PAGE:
Business rates are the way that businesses and those who occupy non-domestic property contribute towards the cost of local services.
The business rates are collected by the council and sent to the central government, which redistributes the money back to local councils according to the number of people living in the area. This money, together with council tax payments and government funding, pays for the services the council provides. Download a guide to your Council Tax and Business Rates 2016 - 2017
Apart from properties that are exempt from Business Rates, each non-domestic property has a ‘rateable value’ which is normally set by the valuation officers of the Valuation Office Agency (VOA). It draws up and maintains a full list of all rateable values. The rateable value of a property is usually its rental value on open market as at 1 April 2008.
To calculate gross Business rates liability , multiply the rateable value for the business with the rating multiplier set by the Welsh government. The multiplier is the number of pence per pound of rateable value that will have to be paid in business rates, before any relief or discounts are deducted. Multipliers are reviewed every year in line with inflation.
The Valuation Office Web Site has information about the valuation of a business property. It also has a search facility so you can check the existing rateable value for your property.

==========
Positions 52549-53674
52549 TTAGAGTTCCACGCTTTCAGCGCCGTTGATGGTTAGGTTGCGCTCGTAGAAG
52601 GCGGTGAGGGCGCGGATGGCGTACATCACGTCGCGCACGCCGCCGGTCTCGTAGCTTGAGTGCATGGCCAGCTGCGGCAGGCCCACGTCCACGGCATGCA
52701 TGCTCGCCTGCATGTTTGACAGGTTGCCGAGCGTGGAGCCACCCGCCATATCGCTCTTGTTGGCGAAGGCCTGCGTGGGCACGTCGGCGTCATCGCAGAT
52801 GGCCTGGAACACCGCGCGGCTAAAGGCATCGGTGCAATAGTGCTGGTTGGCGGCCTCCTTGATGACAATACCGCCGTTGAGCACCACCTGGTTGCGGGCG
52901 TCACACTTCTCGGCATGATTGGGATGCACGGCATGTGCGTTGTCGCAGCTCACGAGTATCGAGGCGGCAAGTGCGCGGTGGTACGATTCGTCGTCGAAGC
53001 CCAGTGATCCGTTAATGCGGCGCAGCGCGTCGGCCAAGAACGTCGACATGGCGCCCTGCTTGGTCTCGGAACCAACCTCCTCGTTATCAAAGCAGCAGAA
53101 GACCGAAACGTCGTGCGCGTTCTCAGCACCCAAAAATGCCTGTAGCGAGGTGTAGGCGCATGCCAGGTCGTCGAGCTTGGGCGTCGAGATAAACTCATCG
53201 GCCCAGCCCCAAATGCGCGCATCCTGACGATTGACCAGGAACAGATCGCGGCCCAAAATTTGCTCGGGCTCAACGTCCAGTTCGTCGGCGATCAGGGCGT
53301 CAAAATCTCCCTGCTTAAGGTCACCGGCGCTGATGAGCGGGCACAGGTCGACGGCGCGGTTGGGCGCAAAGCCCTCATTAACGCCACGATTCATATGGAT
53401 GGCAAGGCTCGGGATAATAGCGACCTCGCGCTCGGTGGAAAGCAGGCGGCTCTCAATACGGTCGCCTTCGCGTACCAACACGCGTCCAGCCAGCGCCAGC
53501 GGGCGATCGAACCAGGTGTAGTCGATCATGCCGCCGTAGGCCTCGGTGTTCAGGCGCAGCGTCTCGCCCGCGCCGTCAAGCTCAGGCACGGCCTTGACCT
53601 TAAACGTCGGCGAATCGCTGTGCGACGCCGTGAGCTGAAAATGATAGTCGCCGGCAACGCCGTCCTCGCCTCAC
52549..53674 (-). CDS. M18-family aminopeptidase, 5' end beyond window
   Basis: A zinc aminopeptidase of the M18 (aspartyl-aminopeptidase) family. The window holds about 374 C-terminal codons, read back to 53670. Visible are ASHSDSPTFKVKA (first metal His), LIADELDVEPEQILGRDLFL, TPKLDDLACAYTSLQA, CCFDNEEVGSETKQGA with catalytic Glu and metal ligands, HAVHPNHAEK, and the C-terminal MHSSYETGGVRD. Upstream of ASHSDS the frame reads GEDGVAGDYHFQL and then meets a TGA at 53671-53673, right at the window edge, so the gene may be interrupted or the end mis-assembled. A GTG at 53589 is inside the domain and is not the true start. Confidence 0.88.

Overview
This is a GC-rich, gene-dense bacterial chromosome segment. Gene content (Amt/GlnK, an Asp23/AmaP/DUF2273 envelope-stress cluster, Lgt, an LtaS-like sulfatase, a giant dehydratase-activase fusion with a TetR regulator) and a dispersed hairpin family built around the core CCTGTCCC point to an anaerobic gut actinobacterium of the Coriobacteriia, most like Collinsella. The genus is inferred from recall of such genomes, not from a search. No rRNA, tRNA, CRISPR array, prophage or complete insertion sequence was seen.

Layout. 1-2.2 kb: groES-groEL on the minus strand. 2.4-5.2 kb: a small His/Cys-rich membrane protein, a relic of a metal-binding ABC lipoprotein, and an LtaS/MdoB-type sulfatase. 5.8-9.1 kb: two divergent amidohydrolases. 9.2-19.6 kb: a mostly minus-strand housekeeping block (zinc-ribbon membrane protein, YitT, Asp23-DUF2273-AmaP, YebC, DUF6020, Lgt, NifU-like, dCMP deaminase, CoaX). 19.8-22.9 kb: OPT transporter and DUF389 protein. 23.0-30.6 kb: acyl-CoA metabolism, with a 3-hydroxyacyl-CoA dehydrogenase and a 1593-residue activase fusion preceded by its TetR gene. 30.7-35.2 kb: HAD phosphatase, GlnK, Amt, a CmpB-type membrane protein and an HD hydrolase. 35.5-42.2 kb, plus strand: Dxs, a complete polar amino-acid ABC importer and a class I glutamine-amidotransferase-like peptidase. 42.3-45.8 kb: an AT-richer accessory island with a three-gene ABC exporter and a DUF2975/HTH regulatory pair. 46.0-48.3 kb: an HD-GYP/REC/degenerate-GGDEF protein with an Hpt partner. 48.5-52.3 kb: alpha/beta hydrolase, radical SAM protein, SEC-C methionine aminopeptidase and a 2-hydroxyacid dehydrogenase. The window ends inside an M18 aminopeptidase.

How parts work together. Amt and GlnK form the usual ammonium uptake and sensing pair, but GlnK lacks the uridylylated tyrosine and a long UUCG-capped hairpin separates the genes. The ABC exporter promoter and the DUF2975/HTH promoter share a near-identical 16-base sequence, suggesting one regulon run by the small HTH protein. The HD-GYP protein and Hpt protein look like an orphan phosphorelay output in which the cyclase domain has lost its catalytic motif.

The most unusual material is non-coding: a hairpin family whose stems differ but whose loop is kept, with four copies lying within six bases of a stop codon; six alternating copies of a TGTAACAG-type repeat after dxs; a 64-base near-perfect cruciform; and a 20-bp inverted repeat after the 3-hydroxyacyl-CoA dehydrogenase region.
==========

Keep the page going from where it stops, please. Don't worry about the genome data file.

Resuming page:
For composite properties which are partly domestic and partly non-domestic, the rateable value relates to the non-domestic part only. The rateable values of all commercial properties within Powys are shown in the local rating list.
Generally every five years all non-domestic (business) properties are re-assessed and given a new rateable value. This is called the revaluation and the next one takes effect from 1st April 2017.
Revaluation does not raise extra revenue overall. Instead, the revaluation reflects changes in the property market across Wales and redistributes the same total tax liability for business rates. Some rates bills will rise, some will stay the same and some will fall.
You can see the list – and more information on the 2010 valuation – on the Valuation Office web site.
When you get the details of your new rateable value, you should check the details and compare them with other properties in the rating list. If you think that the assessment or any of the details provided are wrong, contact the Valuation Office Agency immediately.
Please note that the council can’t alter your rateable value – only the Valuation Office Agency can do this.